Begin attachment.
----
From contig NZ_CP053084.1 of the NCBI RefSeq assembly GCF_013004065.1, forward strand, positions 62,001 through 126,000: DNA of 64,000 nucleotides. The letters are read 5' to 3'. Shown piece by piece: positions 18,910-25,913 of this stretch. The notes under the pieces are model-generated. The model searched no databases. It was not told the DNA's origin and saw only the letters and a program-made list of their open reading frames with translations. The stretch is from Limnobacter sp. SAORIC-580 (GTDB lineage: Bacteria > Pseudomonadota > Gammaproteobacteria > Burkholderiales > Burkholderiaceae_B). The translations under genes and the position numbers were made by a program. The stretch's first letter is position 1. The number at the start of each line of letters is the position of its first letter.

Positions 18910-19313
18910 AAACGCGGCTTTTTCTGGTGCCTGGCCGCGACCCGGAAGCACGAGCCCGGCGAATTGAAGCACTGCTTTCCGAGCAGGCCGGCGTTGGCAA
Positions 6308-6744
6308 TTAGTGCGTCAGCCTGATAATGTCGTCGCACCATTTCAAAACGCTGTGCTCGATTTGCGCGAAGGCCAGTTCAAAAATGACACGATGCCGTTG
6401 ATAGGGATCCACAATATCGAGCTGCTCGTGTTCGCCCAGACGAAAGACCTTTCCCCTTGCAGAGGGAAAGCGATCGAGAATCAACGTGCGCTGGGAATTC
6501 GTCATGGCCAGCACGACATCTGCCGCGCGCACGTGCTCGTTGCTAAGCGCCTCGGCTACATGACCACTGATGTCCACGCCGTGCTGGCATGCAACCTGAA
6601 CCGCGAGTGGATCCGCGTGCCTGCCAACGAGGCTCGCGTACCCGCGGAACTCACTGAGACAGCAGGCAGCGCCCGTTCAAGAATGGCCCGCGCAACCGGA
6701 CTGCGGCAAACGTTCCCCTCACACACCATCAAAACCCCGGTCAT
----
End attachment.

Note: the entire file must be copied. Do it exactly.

From contig NZ_CP053084.1 of the NCBI RefSeq assembly GCF_013004065.1, forward strand, positions 62,001 through 126,000: DNA of 64,000 nucleotides. The letters are read 5' to 3'. Shown piece by piece: positions 18,910-25,913 of this stretch. The notes under the pieces are model-generated. The model searched no databases. It was not told the DNA's origin and saw only the letters and a program-made list of their open reading frames with translations. The stretch is from Limnobacter sp. SAORIC-580 (GTDB lineage: Bacteria > Pseudomonadota > Gammaproteobacteria > Burkholderiales > Burkholderiaceae_B). The translations under genes and the position numbers were made by a program. The stretch's first letter is position 1. The number at the start of each line of letters is the position of its first letter.

Positions 18910-19313
18910 AAACGCGGCTTTTTCTGGTGCCTGGCCGCGACCCGGAAGCACGAGCCCGGCGAATTGAAGCACTGCTTTCCGAGCAGGCCGGCGTTGGCAA
Positions 6308-6744
6308 TTAGTGCGTCAGCCTGATAATGTCGTCGCACCATTTCAAAACGCTGTGCTCGATTTGCGCGAAGGCCAGTTCAAAAATGACACGATGCCGTTG
6401 ATAGGGATCCACAATATCGAGCTGCTCGTGTTCGCCCAGACGAAAGACCTTTCCCCTTGCAGAGGGAAAGCGATCGAGAATCAACGTGCGCTGGGAATTC
6501 GTCATGGCCAGCACGACATCTGCCGCGCGCACGTGCTCGTTGCTAAGCGCCTCGGCTACATGACCACTGATGTCCACGCCGTGCTGGCATGCAACCTGAA
6601 CCGCGAGTGGATCCGCGTGCCTGCCAACGAGGCTCGCGTACCCGCGGAACTCACTGAGACAGCAGGCAGCGCCCGTTCAAGAATGGCCCGCGCAACCGGA
6701 CTGCGGCAAACGTTCCCCTCACACACCATCAAAACCCCGGTCAT